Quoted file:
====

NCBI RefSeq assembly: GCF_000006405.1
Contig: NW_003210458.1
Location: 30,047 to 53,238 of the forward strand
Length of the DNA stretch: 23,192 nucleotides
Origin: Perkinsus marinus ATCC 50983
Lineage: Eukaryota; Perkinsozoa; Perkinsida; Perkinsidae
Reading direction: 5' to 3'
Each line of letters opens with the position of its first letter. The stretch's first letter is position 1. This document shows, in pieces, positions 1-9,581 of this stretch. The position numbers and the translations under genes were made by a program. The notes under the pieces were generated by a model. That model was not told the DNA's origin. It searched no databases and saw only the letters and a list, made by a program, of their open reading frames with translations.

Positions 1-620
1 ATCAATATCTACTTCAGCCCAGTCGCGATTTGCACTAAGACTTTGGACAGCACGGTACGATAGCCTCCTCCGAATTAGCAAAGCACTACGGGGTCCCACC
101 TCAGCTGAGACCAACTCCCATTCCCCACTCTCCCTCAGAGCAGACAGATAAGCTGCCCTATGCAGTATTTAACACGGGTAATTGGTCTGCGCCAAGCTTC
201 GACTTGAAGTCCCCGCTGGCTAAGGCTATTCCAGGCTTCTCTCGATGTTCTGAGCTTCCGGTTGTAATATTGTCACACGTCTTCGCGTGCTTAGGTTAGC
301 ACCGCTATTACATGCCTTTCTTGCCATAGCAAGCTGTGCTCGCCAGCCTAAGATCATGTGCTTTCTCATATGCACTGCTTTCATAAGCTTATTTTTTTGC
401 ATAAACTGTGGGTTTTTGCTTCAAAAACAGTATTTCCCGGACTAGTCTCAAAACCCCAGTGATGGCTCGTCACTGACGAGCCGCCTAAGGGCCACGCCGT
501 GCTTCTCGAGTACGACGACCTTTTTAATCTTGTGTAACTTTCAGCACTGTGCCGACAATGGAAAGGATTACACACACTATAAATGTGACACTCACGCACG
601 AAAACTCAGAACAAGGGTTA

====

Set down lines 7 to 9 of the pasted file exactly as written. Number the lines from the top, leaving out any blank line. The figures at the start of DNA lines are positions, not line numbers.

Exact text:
Reading direction: 5' to 3'
Each line of letters opens with the position of its first letter. The stretch's first letter is position 1. This document shows, in pieces, positions 1-9,581 of this stretch. The position numbers and the translations under genes were made by a program. The notes under the pieces were generated by a model. That model was not told the DNA's origin. It searched no databases and saw only the letters and a list, made by a program, of their open reading frames with translations.

Positions 1-620